Investing Wisely -- Why Bellwether General Electric Is Not Looking Very Positive
My focus is "Investing Wisely," e.g. taking advantage of the bull/bear cycles as they occur within the overall marketplace. Integrating modern analytics within these cycles means maintaining a process of the thorough fundamental technical and consensus analysis of the many companies in my universe.
Within the capital goods sector this begins with high profile companies such as General Electric Corp. (GE). I believe that this discipline provides the necessary clarity regarding the rotation that almost all companies goes through - from favorable times to unfavorable times and perhaps back again.
The current market capitalization of GE is over 320+ billion, making it the second largest company in the US, and General Electric Corp. is now the 4th largest revenue producing US company. However, it is by far the largest in the capital goods field with Ford (F) and General Motors (GM) also in the top tier.
Unfortunately, as a 50+ year veteran financial analyst and portfolio manager I am convinced that GE shareholders do not fully understand just how poorly the longer-term price performance really has been. In the year 2000, the stock sold for $48/share and by the end of 2002 the shares sold for $17/share. Those same shares recovered to $37/share in 2007 and have since dropped to a current price of under $16/share. I am sad to say that is completely unacceptable performance for any shareholder. The most basic of fundamental valuations (earnings/cash flows analytics) have accurately foretold that this was going to be the result of holding GE for the long-term.
You might want to study the green earnings/price chart below, and you will quickly have a clear picture of why. The bar charts of earnings per share and price/earnings ratio are and have substantially under-performed.
After Jack, the company has had and continues to have excellent management that dominates its industry very well. It is clearly a very stable and consistent organization. Some may think that trading in a similar or lesser manner with the indices (DOW, S&P, etc.) is wise. I disagree, with caveats. As mentioned above, over the past 10 years or so, it has not been a profitable place to have invested your money. This fine energy company continues to qualify as a "quality" firm. Keep in mind that there are other, often smaller, capital goods companies that have produced a far better ROI over recent years than General Electric Corp.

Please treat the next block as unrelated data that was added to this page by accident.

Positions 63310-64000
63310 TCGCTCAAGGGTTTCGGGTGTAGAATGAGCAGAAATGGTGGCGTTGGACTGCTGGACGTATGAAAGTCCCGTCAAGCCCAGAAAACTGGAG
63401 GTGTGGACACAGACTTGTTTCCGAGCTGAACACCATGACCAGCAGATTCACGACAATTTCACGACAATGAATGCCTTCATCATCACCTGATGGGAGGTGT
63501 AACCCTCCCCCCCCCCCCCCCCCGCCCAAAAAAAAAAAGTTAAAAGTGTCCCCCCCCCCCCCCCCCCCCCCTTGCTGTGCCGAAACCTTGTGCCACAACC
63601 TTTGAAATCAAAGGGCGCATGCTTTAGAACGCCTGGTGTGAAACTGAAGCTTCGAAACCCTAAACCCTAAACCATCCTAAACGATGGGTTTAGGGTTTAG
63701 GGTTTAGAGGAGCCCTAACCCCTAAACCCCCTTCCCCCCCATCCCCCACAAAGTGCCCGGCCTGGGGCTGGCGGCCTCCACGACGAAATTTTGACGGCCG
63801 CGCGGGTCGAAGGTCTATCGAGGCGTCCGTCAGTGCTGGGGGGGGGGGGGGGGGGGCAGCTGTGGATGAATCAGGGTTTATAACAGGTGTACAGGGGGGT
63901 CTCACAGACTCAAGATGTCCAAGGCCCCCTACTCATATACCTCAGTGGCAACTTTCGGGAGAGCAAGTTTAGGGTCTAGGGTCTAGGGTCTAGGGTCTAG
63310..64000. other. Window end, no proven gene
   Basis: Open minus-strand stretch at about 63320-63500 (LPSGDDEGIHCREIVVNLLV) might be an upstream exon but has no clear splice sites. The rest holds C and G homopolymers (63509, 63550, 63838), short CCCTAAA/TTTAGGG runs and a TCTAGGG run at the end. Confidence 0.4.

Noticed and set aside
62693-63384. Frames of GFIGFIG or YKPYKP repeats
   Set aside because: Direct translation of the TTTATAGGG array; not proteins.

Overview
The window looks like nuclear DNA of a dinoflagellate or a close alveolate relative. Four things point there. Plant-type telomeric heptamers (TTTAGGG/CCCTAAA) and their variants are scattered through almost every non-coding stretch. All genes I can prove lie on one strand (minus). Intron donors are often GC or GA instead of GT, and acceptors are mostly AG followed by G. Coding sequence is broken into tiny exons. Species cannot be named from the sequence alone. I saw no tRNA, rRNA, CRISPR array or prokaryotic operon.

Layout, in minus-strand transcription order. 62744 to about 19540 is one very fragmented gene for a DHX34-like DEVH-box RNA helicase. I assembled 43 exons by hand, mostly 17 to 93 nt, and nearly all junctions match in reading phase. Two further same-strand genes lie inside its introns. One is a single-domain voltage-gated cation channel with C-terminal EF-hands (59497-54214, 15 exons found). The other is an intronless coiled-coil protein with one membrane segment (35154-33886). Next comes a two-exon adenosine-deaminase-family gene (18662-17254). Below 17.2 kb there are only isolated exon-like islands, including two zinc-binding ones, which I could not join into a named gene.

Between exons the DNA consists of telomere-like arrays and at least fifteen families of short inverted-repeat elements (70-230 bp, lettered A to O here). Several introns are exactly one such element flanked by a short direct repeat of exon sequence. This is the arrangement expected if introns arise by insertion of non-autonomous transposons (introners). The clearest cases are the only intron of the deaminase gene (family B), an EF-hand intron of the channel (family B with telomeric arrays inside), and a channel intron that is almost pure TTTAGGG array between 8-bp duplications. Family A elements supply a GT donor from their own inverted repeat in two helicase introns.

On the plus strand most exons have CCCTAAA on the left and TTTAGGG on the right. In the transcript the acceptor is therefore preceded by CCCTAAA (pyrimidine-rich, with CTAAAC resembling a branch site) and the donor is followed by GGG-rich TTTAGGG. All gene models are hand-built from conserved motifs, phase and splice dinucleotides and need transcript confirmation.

While earning estimates are on balance positive for General Electric, there is still a consideration that is often overlooked: How will Wall Street reward or punish General Electric or any other company in the future? It appears to me, by comparative analytics, that the upside for GE is limited in the short-term.
The estimates that are presented are divided into two aspects of my valuation process. They are "now" and "later." These are my terms rather than the two year, five year, 10 year, etc., which is often the conventional approach. I believe valuations beyond a couple of years is reaching or stretching a good thing and often a waste of words and time. That is because valuations must be adjusted rather frequently as the cash flows and other fundamentals of the company change.
My analytics, to a large degree, have to do with comparative analytics. Comparing GE with its peers and other top capitalization/revenue producing companies in general, provides a clear and only a modestly positive story of both GE and the capital goods - sector. Dividends do not replace poor price performance and never have.
Timely news includes the fact that GE has an acquisitions eye on India (that's smart). The investment projections in China are in the range of 1.5 billion (that's smart too!). But both the recent longer-term share price decline of GE and of several peers is a concern.
As a sector, capital goods and many its component-companies, are more recently difficult for investors to profit from. This is likely due to the revenue-dynamics and political interference that evaluations are often tough to figure. However, energy firms in a negative economy are perhaps and will likely remain solid investments. Typically, at the bottom of an economic cycle, they can appear to have relatively high price/earnings ratios. However, when the economy improves and appears to be topping, the price/earnings multiple then tends to shrink. In GE's case, if forward earnings slow price/earnings ratios will be on the rise.